Ultra-Short Echo Time

We are developing structural and functional imaging of lungs using ultra-short echo time (UTE) techniques.

Chronic lung diseases such as COPD affect lungs non-uniformly by disrupting pulmonary ventilation and perfusion. Among various imaging modalities, MRI can be used to monitor disease progression and therapeutic response without concerns for repeated exposures to ionizing radiation. However, a primary challenge of lung MRI is the short T2* of the lung tissue due to air/tissue interface.

Short TE
Short TE (140 µs) images of the lungs acquired in the coronal (a) and reformatted into sagittal (b) and axial orientations on a Philips 3 T Ingenia scanner. The difference images (d-f), between the short TE (140 µs) and the long TE (2.2 ms) images show exquisite signal of the lungs.

We are currently exploring various novel 3D UTE acquisitions for volumetric structural imaging of the lungs while minimizing the signal loss due to short T2* relaxation. We are also developing oxygen-enhanced MRI using 3D UTE for functional imaging by generating pulmonary ventilation maps.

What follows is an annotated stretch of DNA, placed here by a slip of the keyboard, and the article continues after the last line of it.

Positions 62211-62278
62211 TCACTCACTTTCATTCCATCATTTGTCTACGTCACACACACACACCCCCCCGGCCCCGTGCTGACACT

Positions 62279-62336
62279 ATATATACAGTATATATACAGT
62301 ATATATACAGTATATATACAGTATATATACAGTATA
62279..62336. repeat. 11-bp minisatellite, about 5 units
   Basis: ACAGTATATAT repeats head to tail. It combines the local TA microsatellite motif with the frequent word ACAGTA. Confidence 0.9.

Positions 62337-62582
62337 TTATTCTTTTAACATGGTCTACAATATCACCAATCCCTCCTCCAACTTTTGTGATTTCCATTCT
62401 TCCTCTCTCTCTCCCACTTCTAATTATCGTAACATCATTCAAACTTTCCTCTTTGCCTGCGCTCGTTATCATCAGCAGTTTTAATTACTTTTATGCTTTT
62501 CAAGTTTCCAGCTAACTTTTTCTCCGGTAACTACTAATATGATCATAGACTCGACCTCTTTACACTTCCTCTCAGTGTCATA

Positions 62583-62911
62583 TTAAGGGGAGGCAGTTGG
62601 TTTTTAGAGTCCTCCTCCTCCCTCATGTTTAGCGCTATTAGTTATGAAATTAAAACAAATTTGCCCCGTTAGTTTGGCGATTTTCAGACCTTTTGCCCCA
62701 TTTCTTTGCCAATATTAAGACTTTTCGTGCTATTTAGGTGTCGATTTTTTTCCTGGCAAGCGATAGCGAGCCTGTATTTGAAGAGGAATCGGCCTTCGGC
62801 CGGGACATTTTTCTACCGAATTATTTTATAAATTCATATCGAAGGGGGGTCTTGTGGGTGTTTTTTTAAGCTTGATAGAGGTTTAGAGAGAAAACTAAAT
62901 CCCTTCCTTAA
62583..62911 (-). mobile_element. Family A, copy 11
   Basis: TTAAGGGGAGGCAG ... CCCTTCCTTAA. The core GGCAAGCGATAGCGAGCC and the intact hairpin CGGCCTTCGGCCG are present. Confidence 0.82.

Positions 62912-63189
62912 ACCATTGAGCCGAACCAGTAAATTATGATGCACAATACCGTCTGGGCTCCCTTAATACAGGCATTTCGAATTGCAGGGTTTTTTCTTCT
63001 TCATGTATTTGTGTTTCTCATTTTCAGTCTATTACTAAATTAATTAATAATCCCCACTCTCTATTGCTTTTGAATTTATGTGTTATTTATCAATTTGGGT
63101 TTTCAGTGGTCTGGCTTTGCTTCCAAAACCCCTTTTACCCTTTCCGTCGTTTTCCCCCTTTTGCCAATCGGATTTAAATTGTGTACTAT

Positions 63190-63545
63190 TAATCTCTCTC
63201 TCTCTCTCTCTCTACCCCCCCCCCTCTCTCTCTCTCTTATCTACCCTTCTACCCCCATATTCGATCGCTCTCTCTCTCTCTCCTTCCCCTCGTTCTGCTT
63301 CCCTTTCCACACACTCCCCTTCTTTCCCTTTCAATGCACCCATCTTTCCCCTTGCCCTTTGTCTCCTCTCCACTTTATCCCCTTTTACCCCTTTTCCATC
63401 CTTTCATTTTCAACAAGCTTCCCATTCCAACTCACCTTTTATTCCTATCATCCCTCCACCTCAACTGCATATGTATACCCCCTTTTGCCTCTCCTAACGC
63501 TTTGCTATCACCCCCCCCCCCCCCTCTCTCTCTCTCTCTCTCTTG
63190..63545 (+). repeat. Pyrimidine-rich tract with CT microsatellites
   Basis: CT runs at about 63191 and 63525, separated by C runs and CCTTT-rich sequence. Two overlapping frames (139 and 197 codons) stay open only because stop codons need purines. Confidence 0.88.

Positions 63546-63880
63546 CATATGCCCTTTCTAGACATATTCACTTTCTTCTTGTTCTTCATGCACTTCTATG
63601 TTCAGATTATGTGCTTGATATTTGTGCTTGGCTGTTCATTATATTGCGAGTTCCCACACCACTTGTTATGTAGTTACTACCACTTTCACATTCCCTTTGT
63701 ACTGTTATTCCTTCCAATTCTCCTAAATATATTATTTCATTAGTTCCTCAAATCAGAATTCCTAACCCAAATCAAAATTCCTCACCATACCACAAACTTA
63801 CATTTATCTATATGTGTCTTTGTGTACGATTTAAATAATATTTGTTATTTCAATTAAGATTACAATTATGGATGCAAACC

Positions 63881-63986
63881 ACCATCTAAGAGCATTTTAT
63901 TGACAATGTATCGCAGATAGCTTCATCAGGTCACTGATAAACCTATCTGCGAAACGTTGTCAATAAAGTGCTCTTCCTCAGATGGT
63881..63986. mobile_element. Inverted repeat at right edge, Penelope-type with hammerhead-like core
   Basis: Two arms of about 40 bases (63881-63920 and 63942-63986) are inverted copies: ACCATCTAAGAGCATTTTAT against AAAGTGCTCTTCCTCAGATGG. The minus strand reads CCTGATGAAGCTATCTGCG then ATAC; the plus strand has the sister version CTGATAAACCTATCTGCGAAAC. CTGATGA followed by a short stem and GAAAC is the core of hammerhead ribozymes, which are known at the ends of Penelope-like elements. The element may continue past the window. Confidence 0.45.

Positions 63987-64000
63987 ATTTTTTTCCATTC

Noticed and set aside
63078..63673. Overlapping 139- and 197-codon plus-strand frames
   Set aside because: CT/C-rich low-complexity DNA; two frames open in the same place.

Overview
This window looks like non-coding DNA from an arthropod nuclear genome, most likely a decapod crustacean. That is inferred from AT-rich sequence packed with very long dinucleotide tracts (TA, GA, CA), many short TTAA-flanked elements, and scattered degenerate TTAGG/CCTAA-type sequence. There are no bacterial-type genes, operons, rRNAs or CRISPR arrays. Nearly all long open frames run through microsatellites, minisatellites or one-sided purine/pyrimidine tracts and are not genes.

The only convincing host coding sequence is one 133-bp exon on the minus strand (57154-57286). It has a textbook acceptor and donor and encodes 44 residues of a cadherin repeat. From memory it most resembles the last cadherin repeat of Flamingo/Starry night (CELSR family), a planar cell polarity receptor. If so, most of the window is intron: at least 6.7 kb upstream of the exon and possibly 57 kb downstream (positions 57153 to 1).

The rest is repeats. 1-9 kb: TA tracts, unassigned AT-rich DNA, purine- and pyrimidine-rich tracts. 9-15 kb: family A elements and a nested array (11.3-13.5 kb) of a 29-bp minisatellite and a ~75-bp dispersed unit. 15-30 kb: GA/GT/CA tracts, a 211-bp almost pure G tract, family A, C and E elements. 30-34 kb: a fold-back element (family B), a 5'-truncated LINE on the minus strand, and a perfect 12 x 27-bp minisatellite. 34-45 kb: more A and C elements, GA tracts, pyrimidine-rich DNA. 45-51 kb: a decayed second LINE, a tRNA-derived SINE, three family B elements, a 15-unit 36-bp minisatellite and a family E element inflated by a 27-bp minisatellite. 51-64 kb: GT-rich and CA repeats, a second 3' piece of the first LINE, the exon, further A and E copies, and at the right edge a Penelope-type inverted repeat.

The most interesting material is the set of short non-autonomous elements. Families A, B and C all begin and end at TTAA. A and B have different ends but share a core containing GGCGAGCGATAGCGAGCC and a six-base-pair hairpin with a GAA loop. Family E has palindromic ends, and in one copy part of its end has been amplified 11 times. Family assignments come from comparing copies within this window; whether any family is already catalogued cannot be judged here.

Three-dimensional ventilation map of the lungs measured as a percentage signal enhancement (PSE) between room air (21% O2) and 100% O2 acquired in the coronal orientation, showing progressive PSE threshold maps. Whole lung average PSE was measured to be 6.8% and is slightly lower than the theoretically predicted value of 7.4%.